It is also interesting that they have chosen to preserve its tissues in the time honoured way, with formalin. I hope they took plenty of untreated samples for analysis first, because the giant squid's biochemistry seems rather interesting, this is the freshest sample we've had, and formalin (formaldehyde, or methanal) is a fairly reactive molecule which reacts with quite a lot of biological chemicals.
Also, one of the interesting aspects of the giant squid biochemistry is the high concentration of ammonium in its non-blood body fluids. Guess what, somewhat bactericidal ammonium and highly bactericidal formalin react together to produce a low toxicity white, waxy solid commonly called hexamine, used in firelighters. I hope they thought of that and added plenty of excess formalin, or the formalin treatment might increase the rate of decay instead of reducing it!
(Quick BotE calculation suggests a squid could completely neutralise an amount of standard formalin presevative solution equal to 90% of its own weight.)
"Why squid and not octopi, you ask? Well, first of all, the plural of octopus is octopuses, not octopi. But getting back to the matter at hand, octopuses only have 8 arms, whereas squids have 10. Clearly the squid is the more secure cephalapod."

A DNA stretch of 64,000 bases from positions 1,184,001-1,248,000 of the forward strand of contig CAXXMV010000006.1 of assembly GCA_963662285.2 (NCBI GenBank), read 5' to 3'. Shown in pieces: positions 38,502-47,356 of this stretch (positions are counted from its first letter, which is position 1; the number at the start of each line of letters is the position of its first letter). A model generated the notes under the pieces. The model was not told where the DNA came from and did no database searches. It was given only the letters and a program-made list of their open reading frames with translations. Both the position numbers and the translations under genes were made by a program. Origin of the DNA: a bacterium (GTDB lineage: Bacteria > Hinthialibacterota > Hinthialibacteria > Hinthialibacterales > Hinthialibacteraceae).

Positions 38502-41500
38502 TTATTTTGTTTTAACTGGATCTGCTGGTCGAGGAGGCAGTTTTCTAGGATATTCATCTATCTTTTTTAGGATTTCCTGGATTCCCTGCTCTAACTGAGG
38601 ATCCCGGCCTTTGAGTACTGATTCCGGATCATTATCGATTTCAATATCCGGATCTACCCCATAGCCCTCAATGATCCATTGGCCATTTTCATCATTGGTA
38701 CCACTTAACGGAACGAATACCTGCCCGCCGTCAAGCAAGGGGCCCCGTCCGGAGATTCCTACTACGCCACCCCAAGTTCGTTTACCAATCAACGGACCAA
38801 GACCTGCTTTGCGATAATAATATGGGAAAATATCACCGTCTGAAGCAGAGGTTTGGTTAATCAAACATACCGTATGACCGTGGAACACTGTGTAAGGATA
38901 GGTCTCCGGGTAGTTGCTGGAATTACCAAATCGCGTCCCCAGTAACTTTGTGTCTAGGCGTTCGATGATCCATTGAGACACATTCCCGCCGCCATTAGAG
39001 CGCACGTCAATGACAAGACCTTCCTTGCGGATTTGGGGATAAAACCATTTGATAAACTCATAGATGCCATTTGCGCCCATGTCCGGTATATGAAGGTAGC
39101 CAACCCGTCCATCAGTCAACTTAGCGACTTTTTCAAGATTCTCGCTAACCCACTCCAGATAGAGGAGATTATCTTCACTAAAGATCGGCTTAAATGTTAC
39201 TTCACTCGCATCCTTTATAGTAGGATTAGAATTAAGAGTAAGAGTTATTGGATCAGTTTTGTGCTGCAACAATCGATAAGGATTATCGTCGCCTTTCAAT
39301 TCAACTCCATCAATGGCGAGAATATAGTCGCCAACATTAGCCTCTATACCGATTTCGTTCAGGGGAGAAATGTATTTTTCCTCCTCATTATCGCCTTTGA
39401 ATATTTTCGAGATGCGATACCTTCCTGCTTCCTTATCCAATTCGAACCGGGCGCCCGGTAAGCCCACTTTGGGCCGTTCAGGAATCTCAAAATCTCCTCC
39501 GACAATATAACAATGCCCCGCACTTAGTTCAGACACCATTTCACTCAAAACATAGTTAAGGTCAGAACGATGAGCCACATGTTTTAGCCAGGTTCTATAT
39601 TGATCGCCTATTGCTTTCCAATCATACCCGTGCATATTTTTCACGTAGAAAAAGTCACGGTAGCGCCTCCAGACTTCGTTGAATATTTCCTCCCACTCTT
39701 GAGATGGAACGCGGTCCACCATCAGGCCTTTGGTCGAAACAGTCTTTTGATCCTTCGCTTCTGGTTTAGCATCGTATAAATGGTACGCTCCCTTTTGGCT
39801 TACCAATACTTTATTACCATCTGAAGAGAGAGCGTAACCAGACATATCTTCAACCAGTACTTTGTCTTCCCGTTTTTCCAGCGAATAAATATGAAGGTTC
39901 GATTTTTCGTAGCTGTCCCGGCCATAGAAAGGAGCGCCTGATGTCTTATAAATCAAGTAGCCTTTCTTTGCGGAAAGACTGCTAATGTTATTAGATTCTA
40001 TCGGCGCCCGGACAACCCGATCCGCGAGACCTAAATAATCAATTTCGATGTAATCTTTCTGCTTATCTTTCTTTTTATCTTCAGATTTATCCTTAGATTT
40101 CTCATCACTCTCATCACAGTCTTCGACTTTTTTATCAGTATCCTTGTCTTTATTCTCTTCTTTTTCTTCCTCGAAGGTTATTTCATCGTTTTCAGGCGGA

Forewarned is fore-armed, and who wants to be half an octopus?
Props to Walt Kelly, and apologies to everyone else.
i don't think bruce schneier can come up with 52 interesting squid stories in a year. in other words, squid don't have legs.
"i don't think bruce schneier can come up with 52 interesting squid stories in a year."
Are you kidding? This is turning out to be the easiest part of blogging. I think I have six weeks backed up right now, and I haven't even gotten into my favorite recipes.
One possible application of SQUIDs to security (the Superconducting Quantum Interference Device kind of SQUID) might be in van Eck phreaking? Correlating the output of two remote SQUIDs might give you a way of determining key depressions in Hall effect keyboards. (There are other ways, of course).